Research reveals gender discrimination in construction

New research from Randstad has revealed the issues that are preventing women from entering or remaining in the construction and engineering sectors – from gender discrimination, to career opportunities, job flexibility and culture.

Findings from Randstad’s 2019 Women in Construction report show that 60 per cent of the women surveyed have experienced gender discrimination at least once, and 37 per cent of female workers have experienced inappropriate behaviour from a male colleague.

Additionally, one in five women said they believed they have been passed over for a promotion or senior leadership positions because of their gender, rather than as a reflection of their skills.

According to the research, more than 38 per cent of women felt a lack of gender diversity was a contributing factor to leaving or being reluctant to enter the industry, and 39 per cent indicated that a lack of female role models in senior positions was a key barrier to progression.

General Manager, Diversity & Inclusion for Randstad Australia, Kerry McQuillan, said she hopes the research will show employers the areas they need to focus on to encourage more women to not only join these traditionally male-dominated industries, but to stay with it.

“Our research has shown that workplaces certainly need to do more in order to attract and retain female talent by satisfying job expectations, breaking down the gender barriers and providing more stimulating work with greater opportunities for career progression.”

To recruit female talent, Randstad is encouraging Australian companies to take action to help build and foster meaningful careers for women in the CPE sector, given 33 per cent of female workers also believe there simply aren’t enough opportunities for career development.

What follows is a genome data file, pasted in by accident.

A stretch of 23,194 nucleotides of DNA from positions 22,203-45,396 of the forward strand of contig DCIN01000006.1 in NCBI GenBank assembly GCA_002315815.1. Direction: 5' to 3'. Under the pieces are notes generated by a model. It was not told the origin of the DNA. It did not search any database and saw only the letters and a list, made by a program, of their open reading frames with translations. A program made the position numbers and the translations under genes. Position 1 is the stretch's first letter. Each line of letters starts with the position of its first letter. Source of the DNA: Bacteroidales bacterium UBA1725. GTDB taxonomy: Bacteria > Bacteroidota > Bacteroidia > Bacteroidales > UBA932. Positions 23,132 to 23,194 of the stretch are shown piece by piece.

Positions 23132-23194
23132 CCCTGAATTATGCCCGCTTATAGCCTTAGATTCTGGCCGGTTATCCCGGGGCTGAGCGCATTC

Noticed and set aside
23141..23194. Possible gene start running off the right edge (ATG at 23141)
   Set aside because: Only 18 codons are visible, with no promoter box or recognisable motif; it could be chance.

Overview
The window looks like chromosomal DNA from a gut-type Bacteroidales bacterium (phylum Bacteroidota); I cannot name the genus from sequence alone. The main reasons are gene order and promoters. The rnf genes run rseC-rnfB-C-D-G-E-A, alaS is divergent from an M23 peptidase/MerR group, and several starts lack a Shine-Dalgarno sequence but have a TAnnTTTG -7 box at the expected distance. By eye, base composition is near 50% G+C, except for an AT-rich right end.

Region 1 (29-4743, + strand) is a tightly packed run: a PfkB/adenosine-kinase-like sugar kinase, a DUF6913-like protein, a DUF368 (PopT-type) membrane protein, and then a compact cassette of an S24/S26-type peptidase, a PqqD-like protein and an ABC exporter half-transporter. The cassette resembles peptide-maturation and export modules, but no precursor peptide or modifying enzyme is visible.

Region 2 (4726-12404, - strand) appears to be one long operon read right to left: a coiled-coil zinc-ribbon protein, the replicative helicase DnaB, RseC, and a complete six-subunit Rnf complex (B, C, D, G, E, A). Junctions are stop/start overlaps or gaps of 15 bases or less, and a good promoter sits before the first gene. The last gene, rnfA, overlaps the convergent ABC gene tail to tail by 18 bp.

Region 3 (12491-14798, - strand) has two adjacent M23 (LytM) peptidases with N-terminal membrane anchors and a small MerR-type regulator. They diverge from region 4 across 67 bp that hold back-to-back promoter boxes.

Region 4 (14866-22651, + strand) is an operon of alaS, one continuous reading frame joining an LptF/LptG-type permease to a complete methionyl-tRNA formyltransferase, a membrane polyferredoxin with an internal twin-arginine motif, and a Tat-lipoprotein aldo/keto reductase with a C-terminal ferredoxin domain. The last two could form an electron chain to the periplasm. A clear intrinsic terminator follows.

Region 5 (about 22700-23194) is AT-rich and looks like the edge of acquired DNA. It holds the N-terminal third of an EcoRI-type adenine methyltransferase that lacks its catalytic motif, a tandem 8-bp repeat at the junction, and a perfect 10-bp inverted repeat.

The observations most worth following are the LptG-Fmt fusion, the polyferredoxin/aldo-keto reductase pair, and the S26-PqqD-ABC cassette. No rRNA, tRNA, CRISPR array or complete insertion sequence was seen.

When asked to rank the top five factors that might attract more women to join or stay in the industry, opportunities for career progression was ranked first, followed by equal pay, meaningful work, learning and development opportunities and flexible working hours.

Harriet Oldmeadow and Elizabeth Brookes, Senior Construction Lawyers and New South Wales Co-Presidents of the National Association of Women in Construction (NAWIC), said they are proud to partner with Randstad to raise awareness around the problem of discrimination towards women, which persists in the construction industry.

“Randstad’s report identifies critical issues affecting not only women, but also men working in the sector, which is driving an unsustainable work culture. The personal stories behind the findings, which we hear on a regular basis, are alarming and, quite often, very sad.

“Together with Randstad, we’re committed to ensuring these issues are on the radar at every level of the construction supply chain, to make a positive change for the present and future workplace.”

Ms McQuillan urged businesses within the CPE sector to recognise the obstacles that women are facing to enact real change.

“We can see that by raising awareness around these issues, employers are starting to sit up and take action. By keeping this conversation alive and bringing these issues to the forefront, we can make a real difference for the entire industry.”

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